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The Savages: A Restored Time Capsule of West Venice, Los Angeles

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The Savages (1967)

A poignant and empathetic statement against racial prejudice, Alan Gorg’s short film The Savages documents the sights, sounds and voices of the impoverished African-American community of West Venice, Los Angeles in 1967.

The urban rebellion in Watts, California in 1965 marked a turning point in U.S. history, forcing the frustration and pain of over 150 years of systemic institutional racism and oppression of African Americans to the center of national discourse. As major unrest in response to inequality and injustice continued in major U.S. cities into 1967, President Johnson, under his Executive Order, commissioned a bipartisan “National Advisory Commission on Civil Disorders” to examine the underlying causes of the ongoing protests and racial strife in America. Among the many illuminating findings of the resulting “Kerner Commission Report” (named after Commission Chair, Otto Kerner, Governor of Illinois) was a “fundamental criticism” that “the media report and write from the standpoint of a white man’s world. The ills of the ghetto, the difficulties of life there, the Negro’s burning sense of grievance, are seldom conveyed.” This context of lack of media representation illuminates the historical import and research significance of filmmaker Alan Gorg's pointedly titled short film, The Savages, which documents the sights, sounds and voices of the impoverished African-American community of West Venice, California in 1967.

Constructed to prompt discussion and challenge existing prejudices, Gorg's cinema vérité documentary—produced in cooperation with Project Action, a community-based advocacy group—begins with a provocation, as the voice of a white man harshly questions the plight of African Americans over a series of quiet, expressionistic scenes of a well-appointed park in a white neighborhood. This montage is soon sharply juxtaposed against location footage of the stark streets of the West Venice area and the modest homes of its people, visually establishing the disparity between white and black economic realities. As the film progresses, the thesis of the bigoted opening voiceover is gently rebuked by the unfiltered voices and images of the African-American residents of West Venice, including a father with two infant sons working at the fringes of the system to make ends meet, and the despondent youths of the area that spend their days and nights in a pursuit of temporary escape from the untenable conditions imposed by society. Their personal explications of their struggle living in a harsh, unforgiving environment of poverty ultimately reveal that their dreams and aspirations are the same as those held by whites, yet are unobtainable due to institutionalized oppression and the resulting lack of opportunity.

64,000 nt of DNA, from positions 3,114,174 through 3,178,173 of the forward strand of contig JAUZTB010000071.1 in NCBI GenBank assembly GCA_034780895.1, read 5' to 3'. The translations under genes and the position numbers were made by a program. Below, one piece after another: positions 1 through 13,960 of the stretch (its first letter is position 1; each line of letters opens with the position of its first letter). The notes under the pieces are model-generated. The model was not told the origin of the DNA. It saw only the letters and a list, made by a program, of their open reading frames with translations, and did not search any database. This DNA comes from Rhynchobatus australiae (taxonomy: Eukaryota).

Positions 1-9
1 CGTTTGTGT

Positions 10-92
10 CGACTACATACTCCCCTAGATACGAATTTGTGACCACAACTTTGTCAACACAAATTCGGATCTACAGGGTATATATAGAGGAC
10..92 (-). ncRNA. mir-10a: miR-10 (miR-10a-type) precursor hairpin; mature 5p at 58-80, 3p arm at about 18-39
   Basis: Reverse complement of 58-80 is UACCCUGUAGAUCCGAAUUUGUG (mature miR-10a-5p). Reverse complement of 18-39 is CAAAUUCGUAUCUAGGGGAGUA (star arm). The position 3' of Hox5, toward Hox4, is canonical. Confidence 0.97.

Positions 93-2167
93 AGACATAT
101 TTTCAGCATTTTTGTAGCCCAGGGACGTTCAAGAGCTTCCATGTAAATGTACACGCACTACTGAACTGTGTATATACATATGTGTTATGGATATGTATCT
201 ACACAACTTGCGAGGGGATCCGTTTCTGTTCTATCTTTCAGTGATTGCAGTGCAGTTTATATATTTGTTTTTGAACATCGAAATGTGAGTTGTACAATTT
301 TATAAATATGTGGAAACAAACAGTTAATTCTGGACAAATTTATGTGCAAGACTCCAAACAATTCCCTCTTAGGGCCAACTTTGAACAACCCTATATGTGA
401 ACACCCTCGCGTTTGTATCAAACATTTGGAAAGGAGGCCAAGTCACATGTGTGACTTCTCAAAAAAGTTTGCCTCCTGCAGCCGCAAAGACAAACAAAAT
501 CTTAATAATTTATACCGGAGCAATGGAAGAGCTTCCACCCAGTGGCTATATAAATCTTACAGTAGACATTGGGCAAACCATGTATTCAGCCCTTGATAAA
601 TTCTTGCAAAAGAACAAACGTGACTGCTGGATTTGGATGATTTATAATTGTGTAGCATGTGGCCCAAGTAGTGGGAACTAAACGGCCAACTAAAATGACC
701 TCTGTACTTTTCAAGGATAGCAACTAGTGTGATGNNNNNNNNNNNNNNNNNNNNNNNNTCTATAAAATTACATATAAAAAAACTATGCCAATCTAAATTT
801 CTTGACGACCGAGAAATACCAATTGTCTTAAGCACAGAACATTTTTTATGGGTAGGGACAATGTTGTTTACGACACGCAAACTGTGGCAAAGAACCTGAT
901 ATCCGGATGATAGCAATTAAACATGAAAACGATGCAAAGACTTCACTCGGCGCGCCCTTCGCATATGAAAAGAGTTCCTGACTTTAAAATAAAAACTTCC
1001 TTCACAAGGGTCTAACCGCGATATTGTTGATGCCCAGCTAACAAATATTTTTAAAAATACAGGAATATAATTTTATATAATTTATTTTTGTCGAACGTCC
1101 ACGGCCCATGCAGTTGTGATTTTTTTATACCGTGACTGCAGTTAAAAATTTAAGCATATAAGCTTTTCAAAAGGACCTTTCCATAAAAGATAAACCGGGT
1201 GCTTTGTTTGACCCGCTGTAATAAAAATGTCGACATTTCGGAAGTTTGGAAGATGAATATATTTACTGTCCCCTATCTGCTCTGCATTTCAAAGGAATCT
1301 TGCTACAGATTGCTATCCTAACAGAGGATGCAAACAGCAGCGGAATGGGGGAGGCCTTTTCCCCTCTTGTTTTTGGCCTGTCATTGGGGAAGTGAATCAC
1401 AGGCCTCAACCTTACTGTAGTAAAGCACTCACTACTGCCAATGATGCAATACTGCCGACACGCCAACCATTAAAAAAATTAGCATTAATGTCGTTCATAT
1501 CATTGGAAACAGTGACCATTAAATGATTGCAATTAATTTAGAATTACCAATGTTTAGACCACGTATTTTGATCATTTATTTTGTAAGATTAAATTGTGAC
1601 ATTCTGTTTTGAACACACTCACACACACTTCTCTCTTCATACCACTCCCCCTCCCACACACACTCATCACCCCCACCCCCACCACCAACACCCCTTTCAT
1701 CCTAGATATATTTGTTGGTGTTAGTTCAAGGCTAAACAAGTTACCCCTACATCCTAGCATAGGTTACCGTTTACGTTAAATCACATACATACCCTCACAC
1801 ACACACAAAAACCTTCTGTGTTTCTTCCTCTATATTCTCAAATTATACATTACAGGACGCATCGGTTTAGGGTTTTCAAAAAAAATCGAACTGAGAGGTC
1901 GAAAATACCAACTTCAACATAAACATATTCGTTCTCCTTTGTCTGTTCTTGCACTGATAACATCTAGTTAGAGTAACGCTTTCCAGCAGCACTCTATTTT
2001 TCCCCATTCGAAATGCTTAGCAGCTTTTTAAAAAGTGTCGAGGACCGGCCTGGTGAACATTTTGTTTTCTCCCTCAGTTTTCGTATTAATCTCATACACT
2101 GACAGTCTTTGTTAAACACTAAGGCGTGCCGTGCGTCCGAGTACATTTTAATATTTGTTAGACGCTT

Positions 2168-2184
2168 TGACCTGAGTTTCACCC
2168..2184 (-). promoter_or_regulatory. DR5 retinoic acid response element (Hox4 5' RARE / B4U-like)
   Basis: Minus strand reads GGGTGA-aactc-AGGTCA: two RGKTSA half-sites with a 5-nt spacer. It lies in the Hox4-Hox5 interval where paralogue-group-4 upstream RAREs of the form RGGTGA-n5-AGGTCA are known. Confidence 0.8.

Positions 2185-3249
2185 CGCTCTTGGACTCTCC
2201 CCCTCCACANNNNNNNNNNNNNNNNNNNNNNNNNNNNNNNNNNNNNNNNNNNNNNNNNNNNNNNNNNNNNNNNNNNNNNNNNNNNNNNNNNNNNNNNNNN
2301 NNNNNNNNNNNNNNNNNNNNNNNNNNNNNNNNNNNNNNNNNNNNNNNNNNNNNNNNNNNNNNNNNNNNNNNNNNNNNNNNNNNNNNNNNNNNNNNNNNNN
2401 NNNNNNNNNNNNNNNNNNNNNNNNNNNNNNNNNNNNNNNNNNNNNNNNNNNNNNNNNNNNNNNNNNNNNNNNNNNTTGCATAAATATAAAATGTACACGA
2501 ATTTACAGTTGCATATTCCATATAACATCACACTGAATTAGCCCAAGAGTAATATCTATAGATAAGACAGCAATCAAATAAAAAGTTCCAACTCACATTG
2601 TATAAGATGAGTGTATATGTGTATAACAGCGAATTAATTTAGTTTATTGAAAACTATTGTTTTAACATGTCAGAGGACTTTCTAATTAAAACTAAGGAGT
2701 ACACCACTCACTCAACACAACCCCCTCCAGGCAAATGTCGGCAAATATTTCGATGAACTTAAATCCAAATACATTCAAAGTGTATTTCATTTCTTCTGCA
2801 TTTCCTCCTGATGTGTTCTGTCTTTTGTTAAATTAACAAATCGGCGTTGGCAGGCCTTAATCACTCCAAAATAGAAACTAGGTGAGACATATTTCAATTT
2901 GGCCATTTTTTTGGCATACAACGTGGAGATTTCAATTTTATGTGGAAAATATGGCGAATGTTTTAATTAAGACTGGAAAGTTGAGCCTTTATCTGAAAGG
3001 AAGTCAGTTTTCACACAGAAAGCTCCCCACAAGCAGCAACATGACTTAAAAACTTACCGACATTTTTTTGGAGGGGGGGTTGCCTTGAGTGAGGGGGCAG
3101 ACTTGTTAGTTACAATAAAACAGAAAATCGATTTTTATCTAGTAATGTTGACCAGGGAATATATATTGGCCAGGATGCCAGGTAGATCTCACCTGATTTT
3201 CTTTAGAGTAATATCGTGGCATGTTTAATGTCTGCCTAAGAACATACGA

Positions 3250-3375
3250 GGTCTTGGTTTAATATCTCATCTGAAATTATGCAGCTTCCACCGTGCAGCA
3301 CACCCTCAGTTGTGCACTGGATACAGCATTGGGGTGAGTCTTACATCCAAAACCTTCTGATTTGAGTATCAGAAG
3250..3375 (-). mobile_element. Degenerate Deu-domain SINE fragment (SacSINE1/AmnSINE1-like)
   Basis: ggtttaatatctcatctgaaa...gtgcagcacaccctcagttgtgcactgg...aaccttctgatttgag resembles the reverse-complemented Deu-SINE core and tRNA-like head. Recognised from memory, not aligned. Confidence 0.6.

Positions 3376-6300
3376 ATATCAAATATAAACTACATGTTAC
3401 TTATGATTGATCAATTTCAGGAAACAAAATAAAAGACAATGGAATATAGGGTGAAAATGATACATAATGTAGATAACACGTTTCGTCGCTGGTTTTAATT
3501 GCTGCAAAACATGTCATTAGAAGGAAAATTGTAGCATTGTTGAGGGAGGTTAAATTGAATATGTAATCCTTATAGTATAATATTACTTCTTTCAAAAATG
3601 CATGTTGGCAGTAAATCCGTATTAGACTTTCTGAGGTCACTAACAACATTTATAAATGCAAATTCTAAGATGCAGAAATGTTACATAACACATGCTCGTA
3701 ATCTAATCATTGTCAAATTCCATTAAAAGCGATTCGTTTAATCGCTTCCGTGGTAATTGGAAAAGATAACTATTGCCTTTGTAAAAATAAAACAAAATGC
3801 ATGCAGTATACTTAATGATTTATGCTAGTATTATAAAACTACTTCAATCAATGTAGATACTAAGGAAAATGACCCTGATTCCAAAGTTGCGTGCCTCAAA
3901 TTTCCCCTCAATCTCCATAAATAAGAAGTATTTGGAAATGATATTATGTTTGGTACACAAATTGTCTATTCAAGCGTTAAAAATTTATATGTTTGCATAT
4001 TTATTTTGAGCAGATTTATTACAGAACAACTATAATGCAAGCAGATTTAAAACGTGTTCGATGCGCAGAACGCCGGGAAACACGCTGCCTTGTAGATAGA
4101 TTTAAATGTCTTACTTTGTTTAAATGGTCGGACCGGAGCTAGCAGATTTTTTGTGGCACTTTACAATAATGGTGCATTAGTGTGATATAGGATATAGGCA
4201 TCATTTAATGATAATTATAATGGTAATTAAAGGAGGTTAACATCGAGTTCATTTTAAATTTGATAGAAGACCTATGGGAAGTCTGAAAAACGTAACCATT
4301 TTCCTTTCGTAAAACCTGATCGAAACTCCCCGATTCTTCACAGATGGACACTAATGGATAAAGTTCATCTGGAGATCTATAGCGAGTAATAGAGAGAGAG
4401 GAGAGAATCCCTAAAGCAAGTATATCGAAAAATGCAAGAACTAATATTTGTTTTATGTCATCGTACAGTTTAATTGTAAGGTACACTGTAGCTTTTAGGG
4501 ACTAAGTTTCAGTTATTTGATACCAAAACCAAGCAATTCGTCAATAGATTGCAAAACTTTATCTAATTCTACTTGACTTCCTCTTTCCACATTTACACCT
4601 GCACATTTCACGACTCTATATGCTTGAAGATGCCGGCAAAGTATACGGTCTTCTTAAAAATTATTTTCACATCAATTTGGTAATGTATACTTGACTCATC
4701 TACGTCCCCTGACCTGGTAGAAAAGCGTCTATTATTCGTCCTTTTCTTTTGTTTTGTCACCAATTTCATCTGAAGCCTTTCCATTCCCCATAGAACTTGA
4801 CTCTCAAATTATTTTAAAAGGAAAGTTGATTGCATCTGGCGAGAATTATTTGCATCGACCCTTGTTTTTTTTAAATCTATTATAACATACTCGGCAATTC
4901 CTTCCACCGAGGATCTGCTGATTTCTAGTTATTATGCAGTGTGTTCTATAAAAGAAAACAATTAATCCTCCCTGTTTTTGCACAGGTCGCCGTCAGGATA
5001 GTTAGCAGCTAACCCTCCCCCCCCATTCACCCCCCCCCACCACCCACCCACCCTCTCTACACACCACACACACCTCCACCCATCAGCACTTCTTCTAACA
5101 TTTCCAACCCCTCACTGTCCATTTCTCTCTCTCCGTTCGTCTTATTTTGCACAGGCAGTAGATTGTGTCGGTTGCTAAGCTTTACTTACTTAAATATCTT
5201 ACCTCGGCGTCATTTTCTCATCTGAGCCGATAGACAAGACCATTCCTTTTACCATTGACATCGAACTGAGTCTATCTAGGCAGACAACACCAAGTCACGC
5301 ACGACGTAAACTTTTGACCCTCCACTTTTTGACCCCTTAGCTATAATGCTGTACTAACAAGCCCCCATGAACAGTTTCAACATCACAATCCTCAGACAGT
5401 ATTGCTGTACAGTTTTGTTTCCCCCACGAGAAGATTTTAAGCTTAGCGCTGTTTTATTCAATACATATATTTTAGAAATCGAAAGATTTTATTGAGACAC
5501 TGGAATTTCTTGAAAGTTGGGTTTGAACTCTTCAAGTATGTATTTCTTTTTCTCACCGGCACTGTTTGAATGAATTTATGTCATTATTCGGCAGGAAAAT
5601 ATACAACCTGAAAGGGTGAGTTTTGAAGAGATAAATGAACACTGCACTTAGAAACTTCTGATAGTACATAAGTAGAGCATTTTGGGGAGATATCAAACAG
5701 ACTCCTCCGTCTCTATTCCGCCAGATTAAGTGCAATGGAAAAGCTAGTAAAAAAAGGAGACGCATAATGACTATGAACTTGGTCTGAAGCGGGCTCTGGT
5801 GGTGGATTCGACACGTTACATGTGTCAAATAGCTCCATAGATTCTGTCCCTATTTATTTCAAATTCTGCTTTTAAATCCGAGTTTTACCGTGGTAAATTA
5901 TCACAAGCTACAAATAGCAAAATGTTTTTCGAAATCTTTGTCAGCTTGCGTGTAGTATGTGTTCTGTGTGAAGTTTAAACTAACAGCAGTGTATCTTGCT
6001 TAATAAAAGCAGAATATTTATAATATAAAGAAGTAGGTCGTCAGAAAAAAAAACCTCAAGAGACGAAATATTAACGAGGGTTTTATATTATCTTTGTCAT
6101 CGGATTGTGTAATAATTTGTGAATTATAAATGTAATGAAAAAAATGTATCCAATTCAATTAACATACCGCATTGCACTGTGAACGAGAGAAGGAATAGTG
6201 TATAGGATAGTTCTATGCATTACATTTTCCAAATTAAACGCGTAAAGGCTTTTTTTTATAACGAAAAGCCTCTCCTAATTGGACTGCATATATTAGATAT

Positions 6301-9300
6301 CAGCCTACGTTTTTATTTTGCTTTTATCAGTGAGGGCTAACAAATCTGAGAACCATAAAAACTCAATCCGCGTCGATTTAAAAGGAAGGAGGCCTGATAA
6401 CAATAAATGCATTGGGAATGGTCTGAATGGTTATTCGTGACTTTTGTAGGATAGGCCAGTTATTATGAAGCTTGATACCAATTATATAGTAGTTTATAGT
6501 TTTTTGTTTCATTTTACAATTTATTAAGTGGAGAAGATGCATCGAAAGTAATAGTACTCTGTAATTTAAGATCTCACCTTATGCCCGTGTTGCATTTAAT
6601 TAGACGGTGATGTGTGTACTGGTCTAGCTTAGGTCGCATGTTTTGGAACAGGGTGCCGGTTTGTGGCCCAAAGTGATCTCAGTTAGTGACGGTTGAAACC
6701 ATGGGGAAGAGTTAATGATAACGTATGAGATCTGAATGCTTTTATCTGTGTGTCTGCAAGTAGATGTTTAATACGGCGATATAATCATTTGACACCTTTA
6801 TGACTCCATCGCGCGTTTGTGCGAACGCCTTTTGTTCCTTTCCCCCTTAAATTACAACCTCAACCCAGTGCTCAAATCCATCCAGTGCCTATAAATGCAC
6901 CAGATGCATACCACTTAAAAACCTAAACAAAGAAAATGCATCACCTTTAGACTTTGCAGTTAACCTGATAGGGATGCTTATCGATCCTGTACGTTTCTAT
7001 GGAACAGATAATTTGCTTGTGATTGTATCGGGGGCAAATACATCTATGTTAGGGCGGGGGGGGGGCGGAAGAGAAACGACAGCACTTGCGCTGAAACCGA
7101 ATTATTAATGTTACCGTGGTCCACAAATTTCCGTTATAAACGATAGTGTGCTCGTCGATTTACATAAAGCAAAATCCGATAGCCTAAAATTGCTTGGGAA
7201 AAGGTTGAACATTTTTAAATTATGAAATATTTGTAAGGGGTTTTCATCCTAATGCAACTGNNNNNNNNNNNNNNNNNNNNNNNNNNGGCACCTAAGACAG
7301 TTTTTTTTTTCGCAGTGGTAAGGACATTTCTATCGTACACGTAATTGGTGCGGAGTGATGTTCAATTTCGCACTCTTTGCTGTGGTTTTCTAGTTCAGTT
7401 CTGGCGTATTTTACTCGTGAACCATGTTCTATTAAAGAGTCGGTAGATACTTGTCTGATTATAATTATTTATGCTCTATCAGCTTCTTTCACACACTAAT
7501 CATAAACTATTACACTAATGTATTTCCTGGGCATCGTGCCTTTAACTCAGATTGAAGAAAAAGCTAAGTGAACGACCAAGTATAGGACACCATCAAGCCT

Gorg's artful, direct platform for these stories, and the uncompromising honestly of both his camera and the residents of West Venice, serves to poignantly and empathetically record moving image testimony of this otherwise invisible African-American history, while simultaneously revealing the invalidity and implied savagery of the prejudiced white P.O.V. that begins the film. Upon release the film was awarded first prize at the Mercer College International Film Competition (1968) and was later honored at the Columbus Film Festival (1969) and the American Film Festival (1970). The humanist film stands today as a vital, rare document of the civil rights era. The Savages is also a significant companion piece to Gorg's earlier film on race relations set in Watts, California, the widely acclaimed documentary Felicia (1965), which was named to the National Film Registry by the Library of Congress in 2014. 

—Television Archivist Mark Quigley

The Savages was restored in 2019 by UCLA Film & Television Archive from the 16mm original camera negative, 16mm A/B positive rolls and 16mm track positive. Funding provided by the National Film Preservation Foundation. Laboratory services by The Stanford Theatre Film Laboratory, Audio Mechanics, Simon Daniel Sound, DJ Audio, Inc. Special thanks to Alan Gorg, Marsha Gordon, Mark Quigley.

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Comments

In "The Savages" the captions are HORRIBLE. This is such a disrespectful dis-service to deaf people and to people who weren't raised speaking English. That an educational institution could release a work where the captions - which are supposed to be an accurate transcription - are such a disgusting mess, is shameful. Also it's shamefully disrespectful to the filmmaker. Ugh!

Hi Pam, unfortunately YouTube's automatically generated captions are far from perfect and we do not have the adequate staff to correct all of our many videos captions. But I will devote some time to reviewing this one.